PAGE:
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                  My favorite description of monads is “decorators for function composition”. From that viewpoint, they’re a useful time saving convention.

                  I consider that an accurate description; I have one place to put the code for composing a bunch of operations. That code can do a pile of useful things for me.

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                      That’s the wrong way to think about it.

                      Nah, I like my way. I’ll let Barbara make her own points though.

                      The sequencing of functions can also be managed easily in languages that don’t default to lazy evaluation as long as they have the concept of function application and closures. AKA and-let* in scheme.

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                      Monad is largely a design pattern. I know that “design pattern” is a stigmatized phrase, but design patterns don’t have to be terrible. It’s the sloppiness endemic to corporate software engineering, and the historical limitations of certain popular languages relative to the purposes to which they were put, that resulted in the infamous “Gang of Four” mess, but design patterns recur in all aspects of life and aren’t always bad.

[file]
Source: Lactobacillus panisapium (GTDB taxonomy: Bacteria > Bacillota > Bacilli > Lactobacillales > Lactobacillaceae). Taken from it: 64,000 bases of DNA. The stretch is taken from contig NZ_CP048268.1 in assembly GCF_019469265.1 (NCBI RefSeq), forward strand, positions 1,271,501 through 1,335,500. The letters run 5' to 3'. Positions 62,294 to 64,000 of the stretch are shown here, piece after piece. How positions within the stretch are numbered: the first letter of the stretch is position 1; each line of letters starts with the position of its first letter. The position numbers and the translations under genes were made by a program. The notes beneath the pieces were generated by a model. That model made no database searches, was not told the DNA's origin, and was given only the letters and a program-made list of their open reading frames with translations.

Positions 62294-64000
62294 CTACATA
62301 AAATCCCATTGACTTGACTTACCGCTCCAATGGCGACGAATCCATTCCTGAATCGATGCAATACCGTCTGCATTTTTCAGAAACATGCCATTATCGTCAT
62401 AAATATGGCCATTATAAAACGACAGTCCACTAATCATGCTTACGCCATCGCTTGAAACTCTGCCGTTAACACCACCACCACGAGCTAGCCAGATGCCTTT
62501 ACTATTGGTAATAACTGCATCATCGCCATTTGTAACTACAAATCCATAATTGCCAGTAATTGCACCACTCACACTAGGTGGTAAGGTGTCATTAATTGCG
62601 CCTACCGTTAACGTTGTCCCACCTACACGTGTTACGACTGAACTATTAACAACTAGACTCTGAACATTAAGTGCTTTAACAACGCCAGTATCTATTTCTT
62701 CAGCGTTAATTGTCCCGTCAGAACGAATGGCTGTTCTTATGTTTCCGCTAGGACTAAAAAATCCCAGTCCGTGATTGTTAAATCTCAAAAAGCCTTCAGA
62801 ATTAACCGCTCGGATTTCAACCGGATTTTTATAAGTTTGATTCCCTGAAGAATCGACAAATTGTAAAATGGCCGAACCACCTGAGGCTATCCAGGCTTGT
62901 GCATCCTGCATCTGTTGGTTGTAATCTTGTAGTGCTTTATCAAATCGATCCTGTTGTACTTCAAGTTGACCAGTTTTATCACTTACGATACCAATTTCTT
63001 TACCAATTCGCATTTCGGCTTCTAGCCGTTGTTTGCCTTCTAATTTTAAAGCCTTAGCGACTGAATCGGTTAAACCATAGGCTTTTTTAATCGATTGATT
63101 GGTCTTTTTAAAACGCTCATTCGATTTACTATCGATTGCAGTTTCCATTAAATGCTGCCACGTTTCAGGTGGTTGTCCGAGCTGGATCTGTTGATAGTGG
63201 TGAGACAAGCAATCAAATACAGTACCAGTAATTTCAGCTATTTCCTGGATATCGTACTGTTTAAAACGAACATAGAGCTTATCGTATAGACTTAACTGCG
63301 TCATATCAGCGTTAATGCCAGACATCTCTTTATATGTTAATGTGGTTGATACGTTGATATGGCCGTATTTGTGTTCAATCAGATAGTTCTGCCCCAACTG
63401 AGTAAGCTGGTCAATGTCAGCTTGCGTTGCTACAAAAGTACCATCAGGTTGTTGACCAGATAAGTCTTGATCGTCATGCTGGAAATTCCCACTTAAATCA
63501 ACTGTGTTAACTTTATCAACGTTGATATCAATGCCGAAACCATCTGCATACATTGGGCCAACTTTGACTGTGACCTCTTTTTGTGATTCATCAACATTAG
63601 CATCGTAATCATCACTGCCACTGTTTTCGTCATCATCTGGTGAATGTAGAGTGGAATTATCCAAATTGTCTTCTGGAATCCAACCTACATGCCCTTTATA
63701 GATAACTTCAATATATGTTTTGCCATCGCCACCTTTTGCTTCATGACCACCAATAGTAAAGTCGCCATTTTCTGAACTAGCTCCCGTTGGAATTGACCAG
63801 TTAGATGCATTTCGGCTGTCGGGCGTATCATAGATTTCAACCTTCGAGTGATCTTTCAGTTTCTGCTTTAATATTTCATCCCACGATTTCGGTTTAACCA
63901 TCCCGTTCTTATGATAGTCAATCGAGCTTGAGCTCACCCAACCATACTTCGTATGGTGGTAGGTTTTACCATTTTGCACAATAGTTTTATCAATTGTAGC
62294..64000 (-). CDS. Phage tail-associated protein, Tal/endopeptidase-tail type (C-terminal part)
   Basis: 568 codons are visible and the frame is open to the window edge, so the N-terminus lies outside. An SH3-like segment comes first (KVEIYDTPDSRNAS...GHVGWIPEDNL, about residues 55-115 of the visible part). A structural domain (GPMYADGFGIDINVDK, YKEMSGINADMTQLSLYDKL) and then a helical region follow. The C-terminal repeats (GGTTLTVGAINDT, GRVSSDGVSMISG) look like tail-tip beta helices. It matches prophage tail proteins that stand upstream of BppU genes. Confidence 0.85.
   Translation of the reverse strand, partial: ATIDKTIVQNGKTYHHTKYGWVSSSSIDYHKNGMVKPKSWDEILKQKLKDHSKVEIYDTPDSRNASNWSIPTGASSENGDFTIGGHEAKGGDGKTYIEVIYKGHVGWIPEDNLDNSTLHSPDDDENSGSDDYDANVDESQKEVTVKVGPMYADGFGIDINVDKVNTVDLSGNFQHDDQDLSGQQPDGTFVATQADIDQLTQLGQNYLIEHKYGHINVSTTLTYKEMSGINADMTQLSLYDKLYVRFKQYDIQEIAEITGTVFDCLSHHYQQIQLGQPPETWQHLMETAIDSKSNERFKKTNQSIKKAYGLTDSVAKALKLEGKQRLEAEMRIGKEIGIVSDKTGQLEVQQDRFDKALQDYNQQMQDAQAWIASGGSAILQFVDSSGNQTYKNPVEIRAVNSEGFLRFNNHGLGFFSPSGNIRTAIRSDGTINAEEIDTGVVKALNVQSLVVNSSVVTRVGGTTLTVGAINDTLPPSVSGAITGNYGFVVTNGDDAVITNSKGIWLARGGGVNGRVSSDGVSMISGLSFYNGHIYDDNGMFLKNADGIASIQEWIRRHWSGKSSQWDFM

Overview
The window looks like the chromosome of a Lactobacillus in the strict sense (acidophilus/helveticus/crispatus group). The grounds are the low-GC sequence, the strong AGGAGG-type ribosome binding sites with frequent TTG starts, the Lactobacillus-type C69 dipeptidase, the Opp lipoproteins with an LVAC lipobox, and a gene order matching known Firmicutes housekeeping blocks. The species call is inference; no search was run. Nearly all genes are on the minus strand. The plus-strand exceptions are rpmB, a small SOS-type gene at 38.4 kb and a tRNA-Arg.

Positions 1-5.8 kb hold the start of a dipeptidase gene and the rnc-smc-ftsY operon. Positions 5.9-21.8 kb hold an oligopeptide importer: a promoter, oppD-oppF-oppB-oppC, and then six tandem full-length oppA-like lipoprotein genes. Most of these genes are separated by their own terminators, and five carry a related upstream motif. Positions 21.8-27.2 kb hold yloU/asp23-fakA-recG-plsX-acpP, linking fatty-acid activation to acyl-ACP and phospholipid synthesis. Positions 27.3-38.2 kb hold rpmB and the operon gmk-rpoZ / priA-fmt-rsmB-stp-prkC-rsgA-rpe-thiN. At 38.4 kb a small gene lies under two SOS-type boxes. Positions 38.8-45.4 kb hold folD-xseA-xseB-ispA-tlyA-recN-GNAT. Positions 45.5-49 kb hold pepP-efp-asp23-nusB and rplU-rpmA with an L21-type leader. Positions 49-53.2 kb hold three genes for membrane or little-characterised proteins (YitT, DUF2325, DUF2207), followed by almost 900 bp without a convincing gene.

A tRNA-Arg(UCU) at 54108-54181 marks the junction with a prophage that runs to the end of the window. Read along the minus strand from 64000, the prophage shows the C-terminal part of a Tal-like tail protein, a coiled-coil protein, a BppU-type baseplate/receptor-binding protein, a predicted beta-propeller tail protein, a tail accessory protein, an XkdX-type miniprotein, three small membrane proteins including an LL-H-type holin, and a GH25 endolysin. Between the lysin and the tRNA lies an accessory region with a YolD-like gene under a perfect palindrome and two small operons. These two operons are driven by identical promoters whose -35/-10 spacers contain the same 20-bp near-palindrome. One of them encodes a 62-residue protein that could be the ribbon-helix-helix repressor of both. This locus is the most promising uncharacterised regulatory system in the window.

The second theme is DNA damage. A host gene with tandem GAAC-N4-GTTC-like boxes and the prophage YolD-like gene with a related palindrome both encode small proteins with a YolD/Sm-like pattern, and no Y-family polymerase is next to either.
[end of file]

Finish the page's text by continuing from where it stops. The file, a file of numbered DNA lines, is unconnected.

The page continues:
For individual monads, the fact that these types are monads is not very interesting. It’s fairly obvious. Thus, when you’re beginning to learn Haskell and not especially concerned yet with code reuse, it probably doesn’t seem to add much to talk about Monad, a type class which begins to show its value when you want to write code that’s agnostic of whether you’re doing a State s or IO or ST s action.

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                        I don’t know that I disagree with you at all here, but I also don’t understand why you would dislike that situation. As I read it, you’ve just described abstraction/indirection and Monadic internal languages are definitely a technique for doing that. If your goal is to avoid abstraction generally then I can see an argument for avoiding Monads very clearly.

                        On the other hand, if you’re trying to make a more refined argument about monads being a bridge too far in the process of abstraction then I think there’s also an argument to be made there… but I don’t see it yet.

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                        That was a great post. They look like they’re easy to use. Also looks like they do what one person told me: force a series of functions/expressions to happen in specific order. That’s the recurring pattern I see in the examples.

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                          Careful; that’s a practically OK but limited intuition. For example, that’s not a good description of the Logic monad in the article. Lots of monads that let you write imperative-looking code (like Maybe) don’t actually force anything to happen in any particular order. They’re still lazy, so the computation happens as it’s needed. There’s also this (contrived) example designed to blow that intuition out of the water; https://lukepalmer.wordpress.com/2008/08/10/mindfuck-the-reverse-state-monad/